In the past number of years, the term atlas has become somewhat ambiguous. Rather than the traditional definition of a reference work to guide interpretation of experimental results, at times it is used to refer to a larger body of registered data sets. This is well exemplified by the Allen Brain Atlas, a massive effort to map the expression pattern of all mouse genes generated a large collated set of maps that are, in conjunction with the Allen Reference Atlas, collectively called an atlas (Lein et al., 2007 ). A more restricted definition is that used for probabilistic atlases generated from multiple individuals (Lee et al., 2005 ; MacKenzie-Graham et al., 2007 ). In the case of NMBA, we use the term in an even more circumscribed manner and in line with the definition of the Allen Reference Atlas and confine the term to the data and delineations generated from a single specimen. This divergence of terminology simply reflects differences in intended use.
NMBA is designed foremost to function within MBL. We rely on atlas-based segmentation to annotate MBL. In this approach NMBA is aligned to each of the library’s brains and in doing so the anatomical outlines are warped to fit each of them (Bug et al., 2007a ). We have developed two alignment strategies used for this automated segmentation (Gefen et al., 2003 , 2004 , 2008 ). Our most current one locates a curved surface within the NMBA matching each section of an MBL brain (Gefen et al., 2006 , 2008 ). Intersected VOIs are mapped back to the MBL section. The approach relies on comparison of intensity information between the MBL data and the NMBA. Defining accurate transformation between brains in the invariable presence of interanimal variability and distortion introduced during tissue processing requires seeking 3D nonlinear mapping parameters. The isotropic 3D nature of NMBA is critical for this task.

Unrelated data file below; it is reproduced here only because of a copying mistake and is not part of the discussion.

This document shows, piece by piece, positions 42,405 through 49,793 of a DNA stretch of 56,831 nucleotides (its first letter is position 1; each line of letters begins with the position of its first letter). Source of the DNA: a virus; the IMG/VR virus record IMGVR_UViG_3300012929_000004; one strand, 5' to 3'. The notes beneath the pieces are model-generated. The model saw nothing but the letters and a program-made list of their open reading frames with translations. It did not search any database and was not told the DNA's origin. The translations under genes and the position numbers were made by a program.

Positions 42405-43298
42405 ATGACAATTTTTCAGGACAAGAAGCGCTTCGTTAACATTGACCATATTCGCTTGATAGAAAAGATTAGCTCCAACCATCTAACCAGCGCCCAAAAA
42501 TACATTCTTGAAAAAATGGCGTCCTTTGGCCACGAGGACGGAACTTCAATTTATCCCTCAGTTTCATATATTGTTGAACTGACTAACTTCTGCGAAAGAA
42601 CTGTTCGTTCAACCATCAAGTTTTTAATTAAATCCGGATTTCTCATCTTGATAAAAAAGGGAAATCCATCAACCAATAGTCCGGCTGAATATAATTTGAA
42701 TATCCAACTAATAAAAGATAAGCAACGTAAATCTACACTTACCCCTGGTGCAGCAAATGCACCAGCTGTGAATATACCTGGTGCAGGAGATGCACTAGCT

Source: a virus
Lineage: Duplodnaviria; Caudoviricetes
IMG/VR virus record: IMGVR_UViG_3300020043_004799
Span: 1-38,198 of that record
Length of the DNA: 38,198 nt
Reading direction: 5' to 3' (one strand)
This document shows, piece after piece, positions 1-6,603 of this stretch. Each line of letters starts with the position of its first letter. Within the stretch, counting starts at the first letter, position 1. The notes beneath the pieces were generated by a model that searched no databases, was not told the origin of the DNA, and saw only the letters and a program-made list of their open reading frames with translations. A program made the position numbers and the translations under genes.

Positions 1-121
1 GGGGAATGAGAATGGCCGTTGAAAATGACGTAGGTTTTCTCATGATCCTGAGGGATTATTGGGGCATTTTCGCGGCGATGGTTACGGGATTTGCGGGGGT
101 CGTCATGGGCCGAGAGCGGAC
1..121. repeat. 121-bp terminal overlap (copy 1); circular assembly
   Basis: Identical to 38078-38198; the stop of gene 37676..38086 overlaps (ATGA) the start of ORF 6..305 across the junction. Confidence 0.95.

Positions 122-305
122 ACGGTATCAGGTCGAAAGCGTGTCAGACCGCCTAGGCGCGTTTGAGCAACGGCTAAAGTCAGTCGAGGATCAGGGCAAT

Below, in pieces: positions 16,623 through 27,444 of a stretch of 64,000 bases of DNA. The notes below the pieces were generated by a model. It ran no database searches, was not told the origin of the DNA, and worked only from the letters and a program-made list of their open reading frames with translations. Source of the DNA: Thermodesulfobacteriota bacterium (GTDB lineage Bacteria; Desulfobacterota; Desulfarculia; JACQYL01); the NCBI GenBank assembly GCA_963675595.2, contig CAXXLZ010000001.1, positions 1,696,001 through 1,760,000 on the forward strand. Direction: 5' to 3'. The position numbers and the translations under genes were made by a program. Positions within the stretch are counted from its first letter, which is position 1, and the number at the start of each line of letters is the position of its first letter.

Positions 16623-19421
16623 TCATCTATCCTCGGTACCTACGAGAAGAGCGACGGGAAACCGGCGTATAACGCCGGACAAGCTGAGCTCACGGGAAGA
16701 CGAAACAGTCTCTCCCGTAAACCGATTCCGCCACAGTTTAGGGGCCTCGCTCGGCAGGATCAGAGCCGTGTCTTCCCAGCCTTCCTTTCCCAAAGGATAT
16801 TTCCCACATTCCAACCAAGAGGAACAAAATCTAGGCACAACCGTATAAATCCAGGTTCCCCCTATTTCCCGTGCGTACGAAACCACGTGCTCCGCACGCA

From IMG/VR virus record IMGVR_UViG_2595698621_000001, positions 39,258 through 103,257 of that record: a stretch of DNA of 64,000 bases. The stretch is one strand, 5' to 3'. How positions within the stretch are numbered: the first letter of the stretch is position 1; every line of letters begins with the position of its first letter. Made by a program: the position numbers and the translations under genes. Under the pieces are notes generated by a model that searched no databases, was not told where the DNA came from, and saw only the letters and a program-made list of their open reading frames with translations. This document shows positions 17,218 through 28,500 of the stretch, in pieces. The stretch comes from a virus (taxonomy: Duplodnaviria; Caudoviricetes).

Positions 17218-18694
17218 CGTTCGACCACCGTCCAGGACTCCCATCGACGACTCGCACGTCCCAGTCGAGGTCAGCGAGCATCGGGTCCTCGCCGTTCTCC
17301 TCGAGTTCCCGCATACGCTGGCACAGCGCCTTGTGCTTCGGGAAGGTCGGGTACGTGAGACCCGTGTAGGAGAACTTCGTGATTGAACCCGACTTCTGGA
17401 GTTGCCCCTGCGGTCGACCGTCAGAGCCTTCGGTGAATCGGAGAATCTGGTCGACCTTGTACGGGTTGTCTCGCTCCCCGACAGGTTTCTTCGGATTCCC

While registration techniques for data with different contrast exists (Toga, 1999 ) and indeed our approach can function in such multimodal settings, matching the contrast between the experimental data and reference atlas improves alignment. MBL was constructed to support differentiation of classical neuroanatomical structure and of cellular elements and to do so the brains were Nissl-stained using cresyl violet. We therefore also elected to stain the atlas with the same stain.